Just a few years ago, there was a choice of two routes at this location. This choice is probably shown on your chart. Northwest 0.5 mile from the north end of Link Island, a narrow passage is shown as leading north into Beartrack Cove. Unfortunately, this channel is no longer passable. Rising land has drained this passage, even at high tide. If you want the option of paddling into Beartrack Cove, this is a good place to start.

If you don't want to enter Beartrack Cove, head west around the north end of Link Island; then paddle 2 miles southwest to reach the center of the midriff cluster. The western midriff islands of the Beardslee group are made up of nine islands separated by narrow channels. Years ago, the Beardslee family operated a commercial fox farm on the larger island in the center of the cluster. There is little left of this enterprise except a few pilings in a south-shore cove. The fox farm location is shown on topo map Juneau (B-6), but you have little hope of reaching it because of the substantial undergrowth.

The midriff cluster is an excellent place to explore. The channels are narrow, and there are lots of coves through which to paddle. The rapid uplift of the area has caused a nuisance, however. Extensive mud flats are uncovered at low tide. Make sure you are not stranded on a mud flat with the tide ebbing. There is an excellent campsite on the west end of the northernmost islet in this group just south of the survey marked SWIM on the topo map. Here a startling view of the awesome Fairweather Range will delight the paddler. A sunset from this spot is memorable.

Southwest of this cluster is the Beardslee Entrance, a channel of the main bay with strong currents. Few paddlers visit sizable Strawberry island, which separates Beardslee Entrance from Sitakaday Narrows. An open crossing of more than a mile is required to reach Strawberry. Unless you are an experienced kayaker or in a capable group, it may be better not to venture to Strawberry Island. Before you go, check for wildlife closures.

From the midriff islands, paddle 1.5 miles southeast to Spider Island, which, at about 0.2 mile long, is the largest of a group of five or six islets. Pass close to Eider Island, 0.7 mile south of Spider (20 miles from Bartlett Cove). Spider, Eider and other islets in this area are frequented by hundreds of sea birds, so do not go ashore on these islands. You may also see concentrations of seals on the rocks in this vicinity. The Park Service closes the area in the vicinity of Spider Island in deference to the seals. Be sure to check closures in effect at the time you plan to paddle. Continue 0.5 mile due south of Eider towards the north shore of a 2-mile-long, unnamed island. Paddle west around that island, through the channel between it and Young Island.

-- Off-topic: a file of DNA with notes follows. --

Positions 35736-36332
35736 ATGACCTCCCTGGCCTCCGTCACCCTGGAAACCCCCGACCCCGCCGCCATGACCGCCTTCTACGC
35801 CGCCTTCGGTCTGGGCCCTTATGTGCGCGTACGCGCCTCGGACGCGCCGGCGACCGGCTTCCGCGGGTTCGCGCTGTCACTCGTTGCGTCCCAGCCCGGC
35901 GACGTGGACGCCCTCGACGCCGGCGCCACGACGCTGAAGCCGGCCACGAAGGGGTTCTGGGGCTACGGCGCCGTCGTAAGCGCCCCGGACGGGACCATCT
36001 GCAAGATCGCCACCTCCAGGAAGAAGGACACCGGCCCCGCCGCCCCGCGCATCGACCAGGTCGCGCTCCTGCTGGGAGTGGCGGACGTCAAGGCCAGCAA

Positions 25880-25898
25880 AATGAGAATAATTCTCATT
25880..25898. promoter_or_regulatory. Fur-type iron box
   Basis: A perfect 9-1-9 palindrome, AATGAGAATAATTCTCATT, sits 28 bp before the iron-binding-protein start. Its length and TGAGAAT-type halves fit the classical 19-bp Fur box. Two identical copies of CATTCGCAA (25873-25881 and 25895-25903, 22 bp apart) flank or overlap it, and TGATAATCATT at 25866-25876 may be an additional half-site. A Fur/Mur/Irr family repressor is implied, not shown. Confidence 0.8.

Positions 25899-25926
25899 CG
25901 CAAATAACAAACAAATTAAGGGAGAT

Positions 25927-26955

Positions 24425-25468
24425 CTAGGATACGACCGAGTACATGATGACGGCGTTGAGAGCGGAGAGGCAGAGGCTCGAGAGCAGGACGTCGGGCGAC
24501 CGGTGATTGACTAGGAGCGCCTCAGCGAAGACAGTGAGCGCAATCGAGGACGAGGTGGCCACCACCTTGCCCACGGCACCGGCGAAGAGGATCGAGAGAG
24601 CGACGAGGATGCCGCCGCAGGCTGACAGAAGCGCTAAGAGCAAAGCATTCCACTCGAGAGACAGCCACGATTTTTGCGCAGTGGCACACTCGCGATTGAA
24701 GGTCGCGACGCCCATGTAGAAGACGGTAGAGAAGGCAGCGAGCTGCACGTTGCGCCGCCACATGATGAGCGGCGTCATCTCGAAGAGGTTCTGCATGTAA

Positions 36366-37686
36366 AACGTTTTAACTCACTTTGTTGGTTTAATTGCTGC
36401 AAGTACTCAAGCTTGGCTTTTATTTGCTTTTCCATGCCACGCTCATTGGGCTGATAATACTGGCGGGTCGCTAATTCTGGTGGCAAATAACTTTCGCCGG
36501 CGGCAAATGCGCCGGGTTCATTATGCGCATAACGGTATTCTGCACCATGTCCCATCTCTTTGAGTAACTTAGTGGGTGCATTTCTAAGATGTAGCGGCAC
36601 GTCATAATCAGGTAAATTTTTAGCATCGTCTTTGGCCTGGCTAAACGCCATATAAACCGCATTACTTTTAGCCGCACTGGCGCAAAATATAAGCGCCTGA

Paddling southeast through this channel leads you into fascinating, calm Secret Bay. This is another excellent area to explore at leisure. Waters are very protected, and currents are light except in the channels during times of midflow. The best campsites can be found here, as at other spots in Glacier Bay, by searching in suitable areas that have three or four fathoms of depth close to the shore. Such sites ensure that you will be able to come and go with your boat, without wading through acres of mud as the tide goes out. Several good campsites await you in this bay.

From idyllic Secret Bay, you could return to Bartlett Cove by paddling east along the north shore of Lester Island, turning south around its east end, and entering Bartlett Cove by the same route on which you set out. From there it is a 1-mile paddle to the Park Service dock. Just remember that this is a high-tide-only route.

A more adventuresome route leads southeast between Lester and Young Islands. Passable at high tide only, this channel opens out into the large expanse of Glacier Bay just south of Sitakaday Narrows. Strong currents are the rule in the Narrows, so stay close to shore. Some kelp patches offer limited wave protection. From the west end of this channel, paddle east-southeast along the shore of Lester Island; within 1 mile you round a point (27.5 miles from the start) and enter the more placid waters of Bartlett Cove. From the south point of Lester Island it is a 1.5-mile paddle east to the Park Service dock.

Published: 29 Apr 2002 | Last Updated: 15 Sep 2010
Details mentioned in this article were accurate at the time of publication